I picked up the Halloween: 35th Anniversary blu-ray a few weeks ago and was eager to jump into it and the features. In honor of Shocktober I thought I’d review it for anyone curious about whether they should upgrade their collection or enhance it with this horror movie classic for the first time. The blu-ray comes in a booklet case […]
I picked up the Halloween: 35th Anniversary blu-ray a few weeks ago and was eager to jump into it and the features. In honor of Shocktober I thought I’d review it for anyone curious about whether they should upgrade their collection or enhance it with this horror movie classic for the first time.
Read on as I detail the release and the features within it. Let me know what you think of in the comments below and be sure to follow me around the internet.
I’m not too sure how I can really do a movie of such importance justice, but I’ll do my best. Halloween is iconic in every sense of the term. The slow build up toward the intense, frightening climax is a masterpiece of pacing. Michael Myers’ introduction to the horror film pantheon where he would dominate for decades isn’t just a great horror movie; it’s a great movie in and of itself.
What I love most about Halloween, though, is the atmosphere. The movie has become synonymous with its pagan holiday namesake and with autumn, in general. When I hear the score, I actually think of leaves changing color, brisk air and sweatshirt weather before I think of the slasher genre’s more terrifying villains.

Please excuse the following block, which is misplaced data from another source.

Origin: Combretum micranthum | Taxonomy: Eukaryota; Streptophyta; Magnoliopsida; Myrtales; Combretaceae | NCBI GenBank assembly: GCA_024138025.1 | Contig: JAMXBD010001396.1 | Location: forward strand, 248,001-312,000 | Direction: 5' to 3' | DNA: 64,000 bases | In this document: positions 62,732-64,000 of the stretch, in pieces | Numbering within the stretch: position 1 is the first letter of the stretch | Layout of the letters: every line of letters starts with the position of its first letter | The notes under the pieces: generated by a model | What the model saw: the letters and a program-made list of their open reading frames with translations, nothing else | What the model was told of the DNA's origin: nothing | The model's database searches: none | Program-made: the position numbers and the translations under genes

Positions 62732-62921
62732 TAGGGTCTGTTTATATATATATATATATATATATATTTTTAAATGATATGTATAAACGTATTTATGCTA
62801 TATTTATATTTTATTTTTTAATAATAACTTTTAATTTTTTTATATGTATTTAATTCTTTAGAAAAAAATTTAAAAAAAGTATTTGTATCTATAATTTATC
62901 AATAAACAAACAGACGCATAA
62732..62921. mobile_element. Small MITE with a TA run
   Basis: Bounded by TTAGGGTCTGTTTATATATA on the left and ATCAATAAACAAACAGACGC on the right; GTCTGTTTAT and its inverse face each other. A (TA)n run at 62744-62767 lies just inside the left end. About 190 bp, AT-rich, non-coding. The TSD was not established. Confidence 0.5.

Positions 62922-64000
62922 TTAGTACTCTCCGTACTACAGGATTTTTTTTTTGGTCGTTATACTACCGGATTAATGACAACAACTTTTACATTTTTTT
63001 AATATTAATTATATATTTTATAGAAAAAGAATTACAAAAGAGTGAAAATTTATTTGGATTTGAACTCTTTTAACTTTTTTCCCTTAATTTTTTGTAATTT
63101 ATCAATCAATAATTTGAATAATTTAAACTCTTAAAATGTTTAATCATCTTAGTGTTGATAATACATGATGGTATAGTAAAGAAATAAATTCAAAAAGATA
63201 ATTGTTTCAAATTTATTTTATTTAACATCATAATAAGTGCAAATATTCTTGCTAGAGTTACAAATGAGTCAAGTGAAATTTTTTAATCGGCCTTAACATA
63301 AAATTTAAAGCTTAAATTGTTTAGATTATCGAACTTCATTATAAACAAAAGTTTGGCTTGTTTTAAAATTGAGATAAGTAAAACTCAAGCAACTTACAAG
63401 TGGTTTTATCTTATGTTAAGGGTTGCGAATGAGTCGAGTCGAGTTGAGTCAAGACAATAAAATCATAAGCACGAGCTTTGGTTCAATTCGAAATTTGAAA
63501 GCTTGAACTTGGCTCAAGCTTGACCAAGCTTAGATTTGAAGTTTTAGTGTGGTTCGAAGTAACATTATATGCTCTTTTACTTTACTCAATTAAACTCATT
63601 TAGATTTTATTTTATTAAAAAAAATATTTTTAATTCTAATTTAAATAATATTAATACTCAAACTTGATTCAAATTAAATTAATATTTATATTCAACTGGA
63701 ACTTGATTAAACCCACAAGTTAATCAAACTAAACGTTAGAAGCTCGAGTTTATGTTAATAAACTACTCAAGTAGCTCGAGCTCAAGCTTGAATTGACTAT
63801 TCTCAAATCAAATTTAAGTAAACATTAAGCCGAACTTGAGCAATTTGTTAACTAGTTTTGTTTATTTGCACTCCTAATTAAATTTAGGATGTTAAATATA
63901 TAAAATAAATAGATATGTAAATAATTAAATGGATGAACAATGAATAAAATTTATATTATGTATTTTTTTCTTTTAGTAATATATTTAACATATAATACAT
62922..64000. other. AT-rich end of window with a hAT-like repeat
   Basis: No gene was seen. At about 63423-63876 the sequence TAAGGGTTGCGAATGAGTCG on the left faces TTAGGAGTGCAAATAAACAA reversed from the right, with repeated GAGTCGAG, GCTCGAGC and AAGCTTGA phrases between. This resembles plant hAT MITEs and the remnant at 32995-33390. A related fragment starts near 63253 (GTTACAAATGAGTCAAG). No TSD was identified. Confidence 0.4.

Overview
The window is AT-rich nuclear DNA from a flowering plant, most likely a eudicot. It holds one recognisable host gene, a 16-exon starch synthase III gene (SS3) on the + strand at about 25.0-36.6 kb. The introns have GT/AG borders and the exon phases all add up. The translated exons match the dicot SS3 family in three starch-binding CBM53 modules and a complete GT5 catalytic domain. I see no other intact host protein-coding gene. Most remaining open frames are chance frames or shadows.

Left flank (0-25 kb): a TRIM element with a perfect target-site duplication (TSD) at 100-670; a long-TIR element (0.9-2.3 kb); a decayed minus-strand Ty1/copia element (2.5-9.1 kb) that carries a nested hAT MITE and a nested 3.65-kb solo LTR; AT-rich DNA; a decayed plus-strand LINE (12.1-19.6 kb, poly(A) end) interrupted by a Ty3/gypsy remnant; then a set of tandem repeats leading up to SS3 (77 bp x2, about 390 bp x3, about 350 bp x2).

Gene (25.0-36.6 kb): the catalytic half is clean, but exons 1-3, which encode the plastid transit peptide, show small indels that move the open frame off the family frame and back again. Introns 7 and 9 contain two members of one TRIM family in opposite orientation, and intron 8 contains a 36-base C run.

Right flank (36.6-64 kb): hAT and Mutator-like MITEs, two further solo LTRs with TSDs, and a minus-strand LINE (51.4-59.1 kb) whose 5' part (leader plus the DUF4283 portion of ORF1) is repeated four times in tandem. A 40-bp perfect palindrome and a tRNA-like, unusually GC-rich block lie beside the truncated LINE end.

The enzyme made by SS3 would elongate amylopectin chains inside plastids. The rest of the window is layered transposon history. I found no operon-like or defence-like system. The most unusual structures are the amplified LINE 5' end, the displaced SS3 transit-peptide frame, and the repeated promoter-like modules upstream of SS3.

I’ve never seen Halloween look as good as it does in this blu-ray edition. For a movie so darkly lit, you see everything clearly. When Michael stands outside of a house in the black of night, the detail of the brightly lit porch and the darkness surrounding it just pops off the screen. It looks fantastic.
The audio is good as well. However, some of the dialogue was strangely low in some scenes. This could very well be due to user error on my part, but I tweaked the audio settings on my PS3 a couple times but couldn’t find the right combination of settings to get it right. It’s most noticeable in Jamie Lee Curtis’ first scene when her father tells her to leave the key at the Myers house. If you’re reading this and know the way to correct it, let me know.
That one blemish is all I could find. The movie is great and it’s got a near pristine release on the 35th anniversary blu-ray.
Commentary with Jamie Lee Curtis and John Carpenter
This commentary track is new to the set. It’s very charming. Jamie Lee Curtis and John Carpenter speak like old friends who’ve reconnected after several years. That’s actually exactly what this is. Carpenter mentions at the start that they hadn’t seen each other in years. This leads to a nice chat between the two that doesn’t feel forced or inconvenient at all.
Throughout it, we learn the various tidbits about filmmaking and the experience of making Halloween that we would expect from a commentary track. What I enjoyed most about this commentary is the back and forth between the director and star. Curtis spends a lot of time complimenting Carpenter’s work and Carpenter is modest and thankful throughout. It’s a charming dynamic that is really entertaining.